Initial sales were worrisome. However, through a solid PR campaign and great word of mouth, sales skyrocketed. Sales peaked in 1984 at 20,000,000 games in North America alone. It was the best of times and the worst of times for Selchow and Righter because in 1986, facing huge debt brought on by an abundance of inventory, Selchow and Righter was sold to Coleco. In 1989, Coleco filed for bankruptcy and the rights to Trivial Pursuit were acquired by Parker Brothers. Today Chris Haney and Scott Abbott's little game has been made into over 30 "Editions." It's available in 26 countries, been translated into 17 different languages and has sold approximately 100,000,000 copies since its inception. Not bad for a game that almost wasn't.

Tim Moodie is a 25-year veteran of the toy industry. He's also one of the co-creators of the mental_floss board game, available here.

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iStock // Ekaterina Minaeva
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Man Buys Two Metric Tons of LEGO Bricks; Sorts Them Via Machine Learning
May 21, 2017
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iStock // Ekaterina Minaeva

Jacques Mattheij made a small, but awesome, mistake. He went on eBay one evening and bid on a bunch of bulk LEGO brick auctions, then went to sleep. Upon waking, he discovered that he was the high bidder on many, and was now the proud owner of two tons of LEGO bricks. (This is about 4400 pounds.) He wrote, "[L]esson 1: if you win almost all bids you are bidding too high."

Mattheij had noticed that bulk, unsorted bricks sell for something like €10/kilogram, whereas sets are roughly €40/kg and rare parts go for up to €100/kg. Much of the value of the bricks is in their sorting. If he could reduce the entropy of these bins of unsorted bricks, he could make a tidy profit. While many people do this work by hand, the problem is enormous—just the kind of challenge for a computer. Mattheij writes:

There are 38000+ shapes and there are 100+ possible shades of color (you can roughly tell how old someone is by asking them what lego colors they remember from their youth).

In the following months, Mattheij built a proof-of-concept sorting system using, of course, LEGO. He broke the problem down into a series of sub-problems (including "feeding LEGO reliably from a hopper is surprisingly hard," one of those facts of nature that will stymie even the best system design). After tinkering with the prototype at length, he expanded the system to a surprisingly complex system of conveyer belts (powered by a home treadmill), various pieces of cabinetry, and "copious quantities of crazy glue."

Here's a video showing the current system running at low speed:

The key part of the system was running the bricks past a camera paired with a computer running a neural net-based image classifier. That allows the computer (when sufficiently trained on brick images) to recognize bricks and thus categorize them by color, shape, or other parameters. Remember that as bricks pass by, they can be in any orientation, can be dirty, can even be stuck to other pieces. So having a flexible software system is key to recognizing—in a fraction of a second—what a given brick is, in order to sort it out. When a match is found, a jet of compressed air pops the piece off the conveyer belt and into a waiting bin.

After much experimentation, Mattheij rewrote the software (several times in fact) to accomplish a variety of basic tasks. At its core, the system takes images from a webcam and feeds them to a neural network to do the classification. Of course, the neural net needs to be "trained" by showing it lots of images, and telling it what those images represent. Mattheij's breakthrough was allowing the machine to effectively train itself, with guidance: Running pieces through allows the system to take its own photos, make a guess, and build on that guess. As long as Mattheij corrects the incorrect guesses, he ends up with a decent (and self-reinforcing) corpus of training data. As the machine continues running, it can rack up more training, allowing it to recognize a broad variety of pieces on the fly.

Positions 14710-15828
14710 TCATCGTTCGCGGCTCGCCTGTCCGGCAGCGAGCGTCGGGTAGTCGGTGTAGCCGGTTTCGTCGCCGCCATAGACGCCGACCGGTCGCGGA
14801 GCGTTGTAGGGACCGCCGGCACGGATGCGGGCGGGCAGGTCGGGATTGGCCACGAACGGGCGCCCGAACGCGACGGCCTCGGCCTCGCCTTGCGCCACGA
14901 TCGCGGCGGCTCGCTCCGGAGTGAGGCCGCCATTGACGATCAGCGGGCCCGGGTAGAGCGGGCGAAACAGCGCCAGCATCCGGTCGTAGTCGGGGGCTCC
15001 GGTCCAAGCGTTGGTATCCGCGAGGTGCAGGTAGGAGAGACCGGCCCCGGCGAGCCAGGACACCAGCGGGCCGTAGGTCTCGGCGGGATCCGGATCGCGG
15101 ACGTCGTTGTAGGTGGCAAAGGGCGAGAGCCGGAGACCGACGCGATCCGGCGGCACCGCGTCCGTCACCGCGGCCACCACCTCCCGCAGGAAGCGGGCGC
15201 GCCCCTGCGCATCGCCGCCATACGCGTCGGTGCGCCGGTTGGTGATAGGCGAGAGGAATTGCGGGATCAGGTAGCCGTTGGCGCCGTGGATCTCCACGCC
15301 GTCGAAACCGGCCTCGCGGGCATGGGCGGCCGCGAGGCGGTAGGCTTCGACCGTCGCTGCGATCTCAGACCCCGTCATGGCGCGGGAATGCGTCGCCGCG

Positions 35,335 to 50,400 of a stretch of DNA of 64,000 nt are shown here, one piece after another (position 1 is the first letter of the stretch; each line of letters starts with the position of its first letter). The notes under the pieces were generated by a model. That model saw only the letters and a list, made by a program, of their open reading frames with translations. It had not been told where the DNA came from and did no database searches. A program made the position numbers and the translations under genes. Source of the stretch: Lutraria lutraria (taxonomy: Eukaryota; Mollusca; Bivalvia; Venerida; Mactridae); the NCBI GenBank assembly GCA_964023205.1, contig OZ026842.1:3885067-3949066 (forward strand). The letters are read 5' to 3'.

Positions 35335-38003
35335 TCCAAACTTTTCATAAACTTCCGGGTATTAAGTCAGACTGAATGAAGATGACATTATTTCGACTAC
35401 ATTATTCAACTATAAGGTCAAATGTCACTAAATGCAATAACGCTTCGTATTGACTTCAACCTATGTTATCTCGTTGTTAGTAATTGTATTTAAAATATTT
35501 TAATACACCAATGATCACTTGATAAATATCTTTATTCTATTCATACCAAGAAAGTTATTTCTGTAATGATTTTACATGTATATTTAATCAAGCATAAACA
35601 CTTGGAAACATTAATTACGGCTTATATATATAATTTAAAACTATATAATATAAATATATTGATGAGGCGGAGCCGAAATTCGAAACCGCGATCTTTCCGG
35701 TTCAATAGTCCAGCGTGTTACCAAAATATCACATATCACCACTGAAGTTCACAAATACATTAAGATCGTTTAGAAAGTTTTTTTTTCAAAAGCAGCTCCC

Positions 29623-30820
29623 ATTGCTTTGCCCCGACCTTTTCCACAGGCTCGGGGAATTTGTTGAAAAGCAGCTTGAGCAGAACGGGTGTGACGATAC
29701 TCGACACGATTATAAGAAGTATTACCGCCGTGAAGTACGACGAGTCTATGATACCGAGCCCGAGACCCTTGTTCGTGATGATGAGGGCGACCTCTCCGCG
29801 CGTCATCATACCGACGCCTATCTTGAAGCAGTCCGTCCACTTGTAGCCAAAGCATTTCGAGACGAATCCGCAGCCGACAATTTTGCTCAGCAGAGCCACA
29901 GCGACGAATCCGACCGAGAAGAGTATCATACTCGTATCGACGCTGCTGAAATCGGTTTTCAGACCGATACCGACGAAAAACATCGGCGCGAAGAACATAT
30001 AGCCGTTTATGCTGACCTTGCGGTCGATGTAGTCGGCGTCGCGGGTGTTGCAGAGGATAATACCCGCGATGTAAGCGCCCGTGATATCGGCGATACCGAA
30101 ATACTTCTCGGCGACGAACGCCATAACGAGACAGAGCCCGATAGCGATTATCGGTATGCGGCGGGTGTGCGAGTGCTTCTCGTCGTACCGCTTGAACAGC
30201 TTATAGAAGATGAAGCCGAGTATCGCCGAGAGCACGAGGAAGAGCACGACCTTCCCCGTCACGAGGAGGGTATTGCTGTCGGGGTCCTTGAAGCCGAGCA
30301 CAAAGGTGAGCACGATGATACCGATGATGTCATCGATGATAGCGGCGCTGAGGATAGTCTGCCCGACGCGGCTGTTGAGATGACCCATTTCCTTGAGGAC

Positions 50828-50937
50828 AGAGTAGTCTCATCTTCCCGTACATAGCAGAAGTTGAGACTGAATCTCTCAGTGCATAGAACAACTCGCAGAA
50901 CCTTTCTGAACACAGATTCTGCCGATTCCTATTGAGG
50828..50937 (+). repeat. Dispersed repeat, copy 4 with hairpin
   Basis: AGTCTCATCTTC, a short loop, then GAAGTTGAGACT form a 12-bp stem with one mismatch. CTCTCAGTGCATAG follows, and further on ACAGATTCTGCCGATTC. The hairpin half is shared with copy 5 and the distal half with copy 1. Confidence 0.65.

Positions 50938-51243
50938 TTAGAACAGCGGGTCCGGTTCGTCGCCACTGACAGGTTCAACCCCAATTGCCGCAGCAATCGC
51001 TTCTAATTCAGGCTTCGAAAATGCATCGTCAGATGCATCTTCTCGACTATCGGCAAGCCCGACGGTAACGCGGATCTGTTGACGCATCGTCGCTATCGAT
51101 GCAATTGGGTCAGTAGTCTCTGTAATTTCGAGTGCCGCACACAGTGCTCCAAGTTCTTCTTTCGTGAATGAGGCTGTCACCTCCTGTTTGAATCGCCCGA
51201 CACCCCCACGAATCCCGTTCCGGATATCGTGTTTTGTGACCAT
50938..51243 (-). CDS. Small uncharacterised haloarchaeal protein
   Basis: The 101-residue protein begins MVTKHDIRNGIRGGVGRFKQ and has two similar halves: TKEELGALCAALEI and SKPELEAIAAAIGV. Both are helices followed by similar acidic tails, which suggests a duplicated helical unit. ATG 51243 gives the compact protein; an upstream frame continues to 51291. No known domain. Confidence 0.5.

Here's another video, focusing on how the pieces move on conveyer belts (running at slow speed so puny humans can follow). You can also see the air jets in action:

In an email interview, Mattheij told Mental Floss that the system currently sorts LEGO bricks into more than 50 categories. It can also be run in a color-sorting mode to bin the parts across 12 color groups. (Thus at present you'd likely do a two-pass sort on the bricks: once for shape, then a separate pass for color.) He continues to refine the system, with a focus on making its recognition abilities faster. At some point down the line, he plans to make the software portion open source. You're on your own as far as building conveyer belts, bins, and so forth.

Check out Mattheij's writeup in two parts for more information. It starts with an overview of the story, followed up with a deep dive on the software. He's also tweeting about the project (among other things). And if you look around a bit, you'll find bulk LEGO brick auctions online—it's definitely a thing!

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Nick Briggs/Comic Relief
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What Happened to Jamie and Aurelia From Love Actually?
May 26, 2017
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Nick Briggs/Comic Relief

Fans of the romantic-comedy Love Actually recently got a bonus reunion in the form of Red Nose Day Actually, a short charity special that gave audiences a peek at where their favorite characters ended up almost 15 years later.

One of the most improbable pairings from the original film was between Jamie (Colin Firth) and Aurelia (Lúcia Moniz), who fell in love despite almost no shared vocabulary. Jamie is English, and Aurelia is Portuguese, and they know just enough of each other’s native tongues for Jamie to propose and Aurelia to accept.

A decade and a half on, they have both improved their knowledge of each other’s languages—if not perfectly, in Jamie’s case. But apparently, their love is much stronger than his grasp on Portuguese grammar, because they’ve got three bilingual kids and another on the way. (And still enjoy having important romantic moments in the car.)

In 2015, Love Actually script editor Emma Freud revealed via Twitter what happened between Karen and Harry (Emma Thompson and Alan Rickman, who passed away last year). Most of the other couples get happy endings in the short—even if Hugh Grant's character hasn't gotten any better at dancing.

[h/t TV Guide]